16 hours ago, mthorman said:

A very clever friend of mine rigged up this to conduct heat from the stove down to the fuel canister.  It worked great for us up in Alaska and I will be building my own version patterned after this.  But in a pinch you can use some hot water from your stove in the plastic cup.  It also helps to keep your fuel warm...meaning sleep with it or at least keep it insulated and out of the snow. 

 

I think I'll need to try something like this. The cold seems to also just eat fuel up super fast as well, and the water cup does help but is not great if you forget to take it out and the can freezes into the cup!

Is that just normal aluminum foil on the sides?

What's the base made of? 

Thanks!

Share this post


Link to post
Share on other sites

The base is super thin (3mm?) plywood wrapped in shiny silver metal tape, with two elastic loops sized to loop over the valve of either size of cannister. I copied the base from a backpackinglight post, although I cant' find it atm. And yeah plain aluminum foil wrapped many times, and don't try to tape or glue it together it'll burn into a sticky gross mess. It actually turns out that bpl is where the real stove nerds are, and they mostly use non-integrated stoves (e.g. pocket rocket deluxe), which work surprisingly well these days unless you're making water in a gale. This article: https://backpackinglight.com/canister-stove-fuel-warming-techniques/ has a huge rundown of different methods, I've been playing with the heat reflector/wind screen recently, it works surprisingly well.

Share this post


Link to post
Share on other sites

love it. some of my best trips were total "failures".  beats sitting on the couch.  interesting discussion around stoves, usually people are just talking about elevation...i guess white gas is better when its really cold.  the majority of the times I was in a really cold situation that what we were using.   not that i've been in a ton of cold situations, but we never had a problem with white gas. 

Share this post


Link to post
Share on other sites

The feedback on the stove technique is awesome and very appreciated. Ill have to try the MSR mix and love how voile straps can be used for anything! My partner just swapped out one of our jetboils for a windburner at wonderland gear exchange, so interested to give that a go next time and see how it compares.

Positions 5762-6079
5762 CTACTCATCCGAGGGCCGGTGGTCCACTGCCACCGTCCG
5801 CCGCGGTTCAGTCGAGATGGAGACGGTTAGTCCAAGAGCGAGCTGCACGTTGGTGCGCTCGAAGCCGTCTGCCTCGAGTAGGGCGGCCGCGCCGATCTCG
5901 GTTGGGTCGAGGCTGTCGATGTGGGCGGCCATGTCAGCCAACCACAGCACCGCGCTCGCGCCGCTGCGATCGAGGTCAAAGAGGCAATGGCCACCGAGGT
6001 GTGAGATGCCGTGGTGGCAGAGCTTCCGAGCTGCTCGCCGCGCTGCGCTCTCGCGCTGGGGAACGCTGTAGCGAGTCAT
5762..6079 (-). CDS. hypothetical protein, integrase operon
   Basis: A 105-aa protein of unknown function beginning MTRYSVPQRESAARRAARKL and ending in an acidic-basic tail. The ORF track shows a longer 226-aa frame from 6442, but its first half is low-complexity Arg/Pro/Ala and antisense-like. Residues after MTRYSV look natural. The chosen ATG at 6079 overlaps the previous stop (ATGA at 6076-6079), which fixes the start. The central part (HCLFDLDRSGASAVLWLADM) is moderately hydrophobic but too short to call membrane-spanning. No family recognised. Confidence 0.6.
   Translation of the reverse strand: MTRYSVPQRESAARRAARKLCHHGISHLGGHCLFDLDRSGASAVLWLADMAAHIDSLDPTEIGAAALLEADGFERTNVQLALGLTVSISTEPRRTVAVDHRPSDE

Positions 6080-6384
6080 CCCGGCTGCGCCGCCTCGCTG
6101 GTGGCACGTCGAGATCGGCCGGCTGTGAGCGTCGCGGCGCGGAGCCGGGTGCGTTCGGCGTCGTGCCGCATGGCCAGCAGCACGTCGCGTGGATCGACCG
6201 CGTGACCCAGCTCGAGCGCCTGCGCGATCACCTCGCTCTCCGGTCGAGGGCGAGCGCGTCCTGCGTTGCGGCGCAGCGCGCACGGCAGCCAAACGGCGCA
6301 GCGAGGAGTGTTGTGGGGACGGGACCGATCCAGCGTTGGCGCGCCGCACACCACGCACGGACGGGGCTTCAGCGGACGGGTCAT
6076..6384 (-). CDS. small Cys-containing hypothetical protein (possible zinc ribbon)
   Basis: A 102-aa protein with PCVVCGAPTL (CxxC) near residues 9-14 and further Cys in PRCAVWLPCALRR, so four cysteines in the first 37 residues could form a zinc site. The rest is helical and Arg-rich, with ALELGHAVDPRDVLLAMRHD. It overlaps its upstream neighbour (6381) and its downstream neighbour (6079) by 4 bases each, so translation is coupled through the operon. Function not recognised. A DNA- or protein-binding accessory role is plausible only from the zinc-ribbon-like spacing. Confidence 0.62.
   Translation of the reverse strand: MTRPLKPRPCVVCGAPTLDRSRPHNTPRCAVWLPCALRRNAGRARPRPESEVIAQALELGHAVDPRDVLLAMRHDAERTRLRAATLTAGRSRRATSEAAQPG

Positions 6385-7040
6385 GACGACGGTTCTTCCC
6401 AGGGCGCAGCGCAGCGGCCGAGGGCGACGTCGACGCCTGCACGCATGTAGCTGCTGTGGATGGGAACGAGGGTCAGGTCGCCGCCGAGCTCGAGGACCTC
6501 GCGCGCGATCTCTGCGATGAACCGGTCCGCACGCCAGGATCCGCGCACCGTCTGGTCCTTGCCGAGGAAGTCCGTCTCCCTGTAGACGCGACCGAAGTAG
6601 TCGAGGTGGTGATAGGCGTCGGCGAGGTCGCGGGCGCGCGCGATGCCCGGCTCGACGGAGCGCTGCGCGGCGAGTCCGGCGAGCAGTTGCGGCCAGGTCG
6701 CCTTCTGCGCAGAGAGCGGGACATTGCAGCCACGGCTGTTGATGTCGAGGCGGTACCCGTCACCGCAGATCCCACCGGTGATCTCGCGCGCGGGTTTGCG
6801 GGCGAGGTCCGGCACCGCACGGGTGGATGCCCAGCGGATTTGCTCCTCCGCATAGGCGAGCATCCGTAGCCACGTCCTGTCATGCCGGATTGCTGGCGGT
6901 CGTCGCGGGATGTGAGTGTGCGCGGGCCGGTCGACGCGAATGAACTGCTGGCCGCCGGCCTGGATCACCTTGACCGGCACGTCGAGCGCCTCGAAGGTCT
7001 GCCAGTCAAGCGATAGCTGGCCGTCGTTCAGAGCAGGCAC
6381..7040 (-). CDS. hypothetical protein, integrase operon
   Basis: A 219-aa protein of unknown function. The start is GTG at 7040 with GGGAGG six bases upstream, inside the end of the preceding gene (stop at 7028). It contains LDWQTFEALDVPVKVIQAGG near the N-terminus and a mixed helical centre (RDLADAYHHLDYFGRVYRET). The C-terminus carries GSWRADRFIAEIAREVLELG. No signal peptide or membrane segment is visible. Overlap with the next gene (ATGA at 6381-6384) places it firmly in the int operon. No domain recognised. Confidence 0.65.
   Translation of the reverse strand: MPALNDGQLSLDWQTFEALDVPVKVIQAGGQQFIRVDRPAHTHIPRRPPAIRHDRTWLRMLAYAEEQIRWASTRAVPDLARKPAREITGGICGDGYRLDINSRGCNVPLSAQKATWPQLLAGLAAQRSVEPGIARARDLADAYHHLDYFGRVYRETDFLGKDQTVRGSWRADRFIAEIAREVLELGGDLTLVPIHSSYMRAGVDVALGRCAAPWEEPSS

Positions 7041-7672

Share this post


Link to post
Share on other sites

Using a foil windscreen and a water bath work pretty well for extending the season of my Pocket Rocket. 

Share this post


Link to post
Share on other sites
Posted (edited)

Good stove tips! I have definitely had better success with white gas stoves in frigid temperatures, although they can be finicky in other ways. Some friends in Chile told me about using a length of large gauge copper wire to heat the canister, although I haven't done it. Canisters cool naturally as they depressurize (PV=nRT), so if the outside temperature is really cold or they sit in snow, they lose vapor pressure. There are some interesting newer designs that allow you to invert the canister which lets the fuel work as liquid rather than gas and supposedly work in colder temps. Also, hanging your stove so it doesn't sit in the snow conducting away heat seems to work. People are using canisters at pretty high elevations but they have to use a bunch of tricks.

Edit: MSR's windburner & reactor designs are definitely more efficient than JetBoil in wind.

Edited by Kameron

Share this post


Link to post
Share on other sites

Cooking in a tent takes care of the wind (most of the time). For cold temperatures a good hanging kit saves space, and hard to spill. Temperature inside the tent at hanging stove height takes care of the cold issue after a few minutes. Direct flame from lighter under the fuel can (or warm hands) gets it going quickly. Same "tricks" for altitude.

  • Like 2

Share this post


Link to post
Share on other sites

Yeah, use white gas stoves for real cold.  Otherwise use the poor burn to heat a tiny bit of water and put the whole stove/canister in that, you just need the gas to be warmer and the water helps conduct that heat faster than trying to warm the can in your jacket (then it gets super cold real fast again anyways).  Or use one of the metal conducting methods mentioned above.  But basically any white gas stove will do way better than a canister in cold, I only use the above techniques if I wasn’t planning on the cold/snow. 

Share this post


Link to post
Share on other sites

Create an account or sign in to comment

You need to be a member in order to leave a comment

Create an account

Sign up for a new account in our community. It's easy!

Register a new account

Sign in

Already have an account? Sign in here.

Sign In Now


×